Call for 'back to basics' training for police officers

Law enforcement badges across the state were wrapped Wednesday with black bands. It’s to mourn the loss of Dallas police officer Rogelio Santander.

He was shot Tuesday at a Home Depot, along with two other officers, who were trying to take a man into custody. "It's not a good environment in law enforcement right now,” said  Austin Police Association president Ken  Casaday.

The current climate, according to Casaday, makes it difficult to recruit and keep officers on any police force. "And I have Officers contact me every week wondering if this career is still for them."

The Austin Police Academy spends a lot of time teaching community relations and tactics. Stronger protective vests were also purchased after the mass shooting of police in Dallas two years ago.

But Casaday believes more is needed. "The 'To Do List,' is to continue to train the way we do, to provide more scenario based training, and then it will be dealing with Counsel and city Manager about putting in Bullet proof glass into police cars and bullet proof doors,” said Casaday.

According to the National Law Enforcement Officer Memorial Fund, there have been 43 deaths this year, not counting Dallas. That’s about the same as last year.

The difference is how 23 cases involved guns, which is a 64% increase.

At Texas State University, efforts got underway Wednesday to try to create a new training class to help law enforcement officers recognize ambush situations.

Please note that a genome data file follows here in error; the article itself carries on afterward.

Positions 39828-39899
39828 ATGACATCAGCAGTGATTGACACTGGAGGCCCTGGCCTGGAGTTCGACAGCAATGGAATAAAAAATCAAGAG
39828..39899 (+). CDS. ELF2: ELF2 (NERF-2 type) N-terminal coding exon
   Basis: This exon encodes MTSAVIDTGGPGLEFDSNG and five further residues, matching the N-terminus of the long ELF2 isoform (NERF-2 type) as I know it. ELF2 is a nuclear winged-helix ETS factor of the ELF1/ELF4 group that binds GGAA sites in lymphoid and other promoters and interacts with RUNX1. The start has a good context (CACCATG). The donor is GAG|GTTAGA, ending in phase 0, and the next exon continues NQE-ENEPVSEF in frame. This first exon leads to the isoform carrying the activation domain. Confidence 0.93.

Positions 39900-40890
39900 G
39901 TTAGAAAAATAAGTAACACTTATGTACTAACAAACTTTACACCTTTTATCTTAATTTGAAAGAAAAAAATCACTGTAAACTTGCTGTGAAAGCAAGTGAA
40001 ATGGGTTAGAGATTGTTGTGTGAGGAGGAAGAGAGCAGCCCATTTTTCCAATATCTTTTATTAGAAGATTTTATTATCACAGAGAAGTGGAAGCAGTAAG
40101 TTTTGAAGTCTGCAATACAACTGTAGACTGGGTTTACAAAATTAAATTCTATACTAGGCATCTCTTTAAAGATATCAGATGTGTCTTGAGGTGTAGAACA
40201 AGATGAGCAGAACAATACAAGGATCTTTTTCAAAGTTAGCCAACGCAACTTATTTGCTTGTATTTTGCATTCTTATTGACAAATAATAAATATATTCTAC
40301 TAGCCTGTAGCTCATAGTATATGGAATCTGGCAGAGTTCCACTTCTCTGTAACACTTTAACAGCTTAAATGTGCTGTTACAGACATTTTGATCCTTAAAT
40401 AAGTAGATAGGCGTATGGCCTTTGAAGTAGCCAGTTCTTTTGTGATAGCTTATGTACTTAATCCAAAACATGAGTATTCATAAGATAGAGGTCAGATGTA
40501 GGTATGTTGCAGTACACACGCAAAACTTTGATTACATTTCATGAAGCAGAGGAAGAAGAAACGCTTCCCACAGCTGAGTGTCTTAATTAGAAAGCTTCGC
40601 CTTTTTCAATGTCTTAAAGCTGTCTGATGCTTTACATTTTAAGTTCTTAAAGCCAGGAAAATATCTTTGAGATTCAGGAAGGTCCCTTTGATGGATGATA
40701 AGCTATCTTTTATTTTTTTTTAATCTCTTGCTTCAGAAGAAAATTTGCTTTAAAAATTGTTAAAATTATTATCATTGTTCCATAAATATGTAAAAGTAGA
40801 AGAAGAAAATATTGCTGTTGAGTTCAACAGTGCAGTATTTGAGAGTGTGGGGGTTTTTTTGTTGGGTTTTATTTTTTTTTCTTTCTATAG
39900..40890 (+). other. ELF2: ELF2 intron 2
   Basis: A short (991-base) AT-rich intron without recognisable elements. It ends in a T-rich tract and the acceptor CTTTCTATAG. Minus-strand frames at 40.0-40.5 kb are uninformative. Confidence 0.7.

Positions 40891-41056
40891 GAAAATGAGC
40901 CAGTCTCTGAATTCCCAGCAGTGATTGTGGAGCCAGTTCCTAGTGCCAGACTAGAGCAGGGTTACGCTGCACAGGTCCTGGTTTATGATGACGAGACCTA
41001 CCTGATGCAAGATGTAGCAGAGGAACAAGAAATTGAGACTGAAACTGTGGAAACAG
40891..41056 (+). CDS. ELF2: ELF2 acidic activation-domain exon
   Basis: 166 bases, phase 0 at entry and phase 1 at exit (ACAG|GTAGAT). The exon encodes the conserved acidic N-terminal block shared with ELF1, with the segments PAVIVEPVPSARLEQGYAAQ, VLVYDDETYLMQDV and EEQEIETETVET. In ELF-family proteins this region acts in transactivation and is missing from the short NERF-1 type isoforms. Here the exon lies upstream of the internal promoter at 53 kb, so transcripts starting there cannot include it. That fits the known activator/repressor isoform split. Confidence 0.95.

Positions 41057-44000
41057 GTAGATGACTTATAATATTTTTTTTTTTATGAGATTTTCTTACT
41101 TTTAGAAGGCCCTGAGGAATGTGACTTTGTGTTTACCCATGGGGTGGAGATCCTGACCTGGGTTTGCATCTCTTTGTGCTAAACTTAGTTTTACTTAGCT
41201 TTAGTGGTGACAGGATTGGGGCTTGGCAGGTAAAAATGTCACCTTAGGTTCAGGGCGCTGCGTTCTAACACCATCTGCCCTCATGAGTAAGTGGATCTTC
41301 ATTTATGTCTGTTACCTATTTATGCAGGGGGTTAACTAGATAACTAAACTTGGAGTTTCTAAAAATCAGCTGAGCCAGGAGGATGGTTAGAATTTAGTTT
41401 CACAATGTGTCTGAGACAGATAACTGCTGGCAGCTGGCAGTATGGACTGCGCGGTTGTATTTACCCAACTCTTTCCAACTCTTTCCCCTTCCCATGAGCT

It would be managed through the university's ALERRT Program.

The Advanced Law Enforcement Rapid Response Training Center in San Marcos is known for dealing with active shooters. The million dollar grant, the center has applied for, is to address ambush attacks, according to Executive Director Pete Blair.

"Most days you go to work, it’s a normal day at work and no one tried to kill you."

Earlier this month, two deputies in Florida were shot sitting in front of a window at a restaurant.

In New York and Philadelphia, police officers were shot in their patrol cars.

A recent report by the DOJ noted that 20% of ambush attacks took place while an officer was sitting in a patrol car. More than half happened while their guards were down and not on an active call.

"There is no perfect solution to any of that, other than saying we don’t want our officers to eat out in public,” said Blair. Teaching situational awareness, according to Blair, doesn't have to mean an end to community policing.

"We don’t want officers who are detached from the community, we don't want officers who are going to war in the community, we want officers who are a part of the community, but we also need to recognize, and officers recognize, there are, a small segment of the community, out there who will try to injury and kill police officers."